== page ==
Kaipo Guerrero - WSL Contest Announcer

Tell me about your first board.

Good story. I was nine years old on Oahu and super stoked to get my first board, which was a Wavecrest Hawaii. George Downing ran the shop at the time and now his son, former Eddie Aikau champion, Keone Downing runs it as Downing Hawaii.

What was the feeling you had when you first stood up?

My father and grandfather are both surfers. My dad tried to get me to surf regular foot, like him, but it never felt really comfortable. When I started surfing more with my friends I naturally switched to goofyfoot and that’s what it took to get me really hooked. I trimmed better now that I wasn’t trying to copy my dad. I got it, things finally clicked, I had control and the points were connecting.

What’s the Guerrero family heritage in Hawaii?

I’m Portuguese Hawaiian, so about 1/3 Hawaiian and the other 2/3 is from the Guerrero side of the family. They came to Hawaii from the Azores and Madeira Islands in the late 1800’s. It was the first wave of migrant workers to have mid-level jobs in the plantations. They were also part of the era when the ukulele arrived from Portugal as the “braguinha”, one of the greatest contributions Portugal brought to Hawaii.

Who did you look up to when you were a child and now as an adult in Hawaii?

George and Keone Downing, Ben Aipa, and Rob Burns who founded Local Motion, my first sponsor. I really looked up to guys like Buttons, Larry Bertleman, and Tony Moniz, who were my mentors back then. It was a sick generation to grow up in for sure. Their surfing was amazing, they had a great vibe and so much swagger. They defined style at that radical turning point in surfing history.

How did you go from being a professional surfer into your current role as a WSL contest announcer?

I had a pretty brief career as a pro surfer that lasted about five years. Then I got really involved in snowboarding in the 90’s, which took me away from surfing for a while. I worked in the industry for 10 years, got married and had children, then moved back to Hawaii. That’s when I returned to surfing, working for FCS, Xcel and Rip Curl along the way.

Then Ed D’Ascoli from Xcel, who also ran the Xcel Pro at Sunset Beach, asked me if I wouldn't mind being the beach announcer. That broke new ground for me and led to Randy Rarick asking me to be the beach announcer for the whole Triple Crown. Things grew more from there as this gave me broader exposure, eventually with the WSL being interested in having me as the beach announcer too. I always had the Hawaii connection but the WSL allowed me to travel to so many new places in the world. I’m hoping to spend more time in the announcing booth for this year’s Triple Crown.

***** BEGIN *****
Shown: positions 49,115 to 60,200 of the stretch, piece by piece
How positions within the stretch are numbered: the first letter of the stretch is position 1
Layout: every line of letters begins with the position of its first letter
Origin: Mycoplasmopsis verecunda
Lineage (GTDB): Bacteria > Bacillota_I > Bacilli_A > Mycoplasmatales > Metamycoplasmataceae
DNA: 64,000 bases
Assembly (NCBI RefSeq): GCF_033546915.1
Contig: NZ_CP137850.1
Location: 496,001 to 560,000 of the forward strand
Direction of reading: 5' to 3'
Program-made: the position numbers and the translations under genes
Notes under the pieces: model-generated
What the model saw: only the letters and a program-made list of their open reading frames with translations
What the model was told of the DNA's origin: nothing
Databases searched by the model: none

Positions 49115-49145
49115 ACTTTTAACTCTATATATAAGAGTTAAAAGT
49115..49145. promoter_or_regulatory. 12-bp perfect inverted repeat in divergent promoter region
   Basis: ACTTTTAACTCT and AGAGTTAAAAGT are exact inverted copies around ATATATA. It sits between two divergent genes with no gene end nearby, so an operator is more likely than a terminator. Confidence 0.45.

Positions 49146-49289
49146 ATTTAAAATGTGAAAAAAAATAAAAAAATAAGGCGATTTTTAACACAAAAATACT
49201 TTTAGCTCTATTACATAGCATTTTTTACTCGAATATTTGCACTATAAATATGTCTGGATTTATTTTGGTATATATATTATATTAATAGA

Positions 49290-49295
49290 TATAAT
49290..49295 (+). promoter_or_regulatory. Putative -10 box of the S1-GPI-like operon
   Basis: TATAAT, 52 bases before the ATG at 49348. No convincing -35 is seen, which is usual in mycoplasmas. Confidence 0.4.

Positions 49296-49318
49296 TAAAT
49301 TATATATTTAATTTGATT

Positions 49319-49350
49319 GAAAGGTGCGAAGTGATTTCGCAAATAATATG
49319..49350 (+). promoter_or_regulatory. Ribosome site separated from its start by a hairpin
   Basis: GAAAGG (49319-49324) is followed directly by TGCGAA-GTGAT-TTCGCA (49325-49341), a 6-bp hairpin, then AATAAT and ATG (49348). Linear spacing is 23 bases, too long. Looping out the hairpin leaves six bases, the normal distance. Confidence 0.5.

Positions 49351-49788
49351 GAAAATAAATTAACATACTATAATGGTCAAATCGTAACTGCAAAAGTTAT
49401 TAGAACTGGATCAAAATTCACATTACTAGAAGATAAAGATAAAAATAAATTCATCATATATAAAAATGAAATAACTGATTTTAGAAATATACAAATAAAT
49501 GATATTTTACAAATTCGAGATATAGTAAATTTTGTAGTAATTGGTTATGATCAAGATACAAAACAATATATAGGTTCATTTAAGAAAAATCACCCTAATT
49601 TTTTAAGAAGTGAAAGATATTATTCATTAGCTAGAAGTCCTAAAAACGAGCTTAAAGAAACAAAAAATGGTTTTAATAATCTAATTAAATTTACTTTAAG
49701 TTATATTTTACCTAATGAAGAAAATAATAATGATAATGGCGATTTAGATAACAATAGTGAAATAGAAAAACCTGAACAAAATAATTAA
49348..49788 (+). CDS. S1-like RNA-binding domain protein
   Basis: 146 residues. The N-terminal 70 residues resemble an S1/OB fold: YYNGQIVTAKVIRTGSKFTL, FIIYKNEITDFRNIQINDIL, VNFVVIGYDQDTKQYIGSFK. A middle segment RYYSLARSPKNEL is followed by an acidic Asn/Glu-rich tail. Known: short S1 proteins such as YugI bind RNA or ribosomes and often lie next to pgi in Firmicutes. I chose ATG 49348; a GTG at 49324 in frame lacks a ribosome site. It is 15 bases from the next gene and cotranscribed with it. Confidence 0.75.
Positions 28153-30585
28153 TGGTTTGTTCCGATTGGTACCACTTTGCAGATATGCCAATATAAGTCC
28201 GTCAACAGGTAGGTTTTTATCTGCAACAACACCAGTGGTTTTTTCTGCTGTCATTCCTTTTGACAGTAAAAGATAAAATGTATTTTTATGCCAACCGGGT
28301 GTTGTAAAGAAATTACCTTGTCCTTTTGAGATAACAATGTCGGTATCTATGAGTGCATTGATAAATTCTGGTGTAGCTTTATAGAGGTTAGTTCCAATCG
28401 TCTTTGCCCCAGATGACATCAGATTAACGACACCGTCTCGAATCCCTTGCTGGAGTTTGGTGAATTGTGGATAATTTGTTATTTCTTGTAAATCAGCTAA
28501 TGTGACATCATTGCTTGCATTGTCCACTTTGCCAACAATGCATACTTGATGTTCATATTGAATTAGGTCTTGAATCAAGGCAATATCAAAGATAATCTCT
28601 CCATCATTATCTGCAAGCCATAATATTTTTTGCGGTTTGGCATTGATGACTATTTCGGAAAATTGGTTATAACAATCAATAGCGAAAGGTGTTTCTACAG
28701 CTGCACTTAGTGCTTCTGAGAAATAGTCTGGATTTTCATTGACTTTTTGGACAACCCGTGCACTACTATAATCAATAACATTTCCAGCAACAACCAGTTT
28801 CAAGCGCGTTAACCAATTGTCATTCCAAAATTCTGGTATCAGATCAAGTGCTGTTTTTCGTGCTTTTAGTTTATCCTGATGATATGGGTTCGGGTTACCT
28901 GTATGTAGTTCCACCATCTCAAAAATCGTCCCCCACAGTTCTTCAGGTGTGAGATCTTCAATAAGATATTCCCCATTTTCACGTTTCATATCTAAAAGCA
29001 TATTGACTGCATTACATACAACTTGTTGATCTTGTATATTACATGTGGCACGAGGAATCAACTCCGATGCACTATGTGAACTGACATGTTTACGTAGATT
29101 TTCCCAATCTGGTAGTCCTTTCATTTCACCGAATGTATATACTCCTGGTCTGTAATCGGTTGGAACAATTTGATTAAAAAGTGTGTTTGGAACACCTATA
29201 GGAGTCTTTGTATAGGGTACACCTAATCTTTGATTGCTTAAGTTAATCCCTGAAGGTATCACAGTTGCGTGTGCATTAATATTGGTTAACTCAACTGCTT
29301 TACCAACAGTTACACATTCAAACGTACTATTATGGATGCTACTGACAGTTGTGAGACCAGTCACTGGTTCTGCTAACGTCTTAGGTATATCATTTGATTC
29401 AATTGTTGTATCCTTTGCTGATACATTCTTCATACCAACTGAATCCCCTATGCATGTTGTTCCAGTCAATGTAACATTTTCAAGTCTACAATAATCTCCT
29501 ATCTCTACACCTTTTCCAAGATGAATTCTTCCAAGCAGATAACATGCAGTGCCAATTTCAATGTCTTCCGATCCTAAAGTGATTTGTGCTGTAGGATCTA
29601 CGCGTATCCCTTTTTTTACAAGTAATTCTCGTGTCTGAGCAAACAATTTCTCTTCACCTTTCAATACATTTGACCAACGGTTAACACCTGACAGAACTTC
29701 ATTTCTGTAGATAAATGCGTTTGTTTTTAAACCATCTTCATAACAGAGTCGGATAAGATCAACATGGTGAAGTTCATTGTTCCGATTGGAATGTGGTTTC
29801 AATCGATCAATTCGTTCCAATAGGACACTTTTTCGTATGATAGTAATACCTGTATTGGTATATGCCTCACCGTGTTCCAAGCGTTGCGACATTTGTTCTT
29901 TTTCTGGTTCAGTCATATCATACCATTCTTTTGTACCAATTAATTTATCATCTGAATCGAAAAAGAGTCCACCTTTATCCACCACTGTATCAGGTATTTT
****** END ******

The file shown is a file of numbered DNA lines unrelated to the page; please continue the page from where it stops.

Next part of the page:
What do you like most about your job?

First of all, I'm a huge fan of surfing, so I love doing all the research on the surfers and surf history in general. Best of all is traveling the world with the top surfers. It helps inspire my own surfing experience by being with the best surfers in the world on such incredible waves. All the men and women are surfing so well today.

There's a big difference being a commentator in our sport of surfing. I can go out there and surf with all my subjects, who are also my good friends. That type of camaraderie is so unique in any sport and I love it. You don't see NBA or NFL players out there taking free throws or throwing passes with the announcers. They usually don't even practice their sport anymore, but as a retired pro, I’m lucky to be out there surfing together with the best in the world still.

The retired pros on the WSL tour are actually the most frothing surfers. Guys like Peter Mel, Strider, Ross Williams, Martin Potter and Rosie Hodge are totally ripping still. Even Joe Turpel and Ron Blakey, who were never pro surfers, surf so well they make me feel like I'm on tour again!

Top 3 Waves in the World?

1. Macaronis
2. Teauhupo’o
3. Suicides, since it’s my neighborhood wave

Last question. How many world titles will John John win?

Good question. I think it's as long as he stays interested. Someone like John John could easily win 4 or 5 of them. To eclipse 11 and Kelly Slater? I don't know if we'll ever see that repeated. Why? Because these guys today have way more options. All the different ways to be a pro surfer and how to use media today allows them to keep their careers interesting and lucrative outside of competition. This could cut chasing world titles shorter for some pro surfers and extend their careers in creative new ways in the future. I can’t wait to see it all unfold!

Posted by: Dan Stokes Roman, on December 4, 2016
Categories: Interviews

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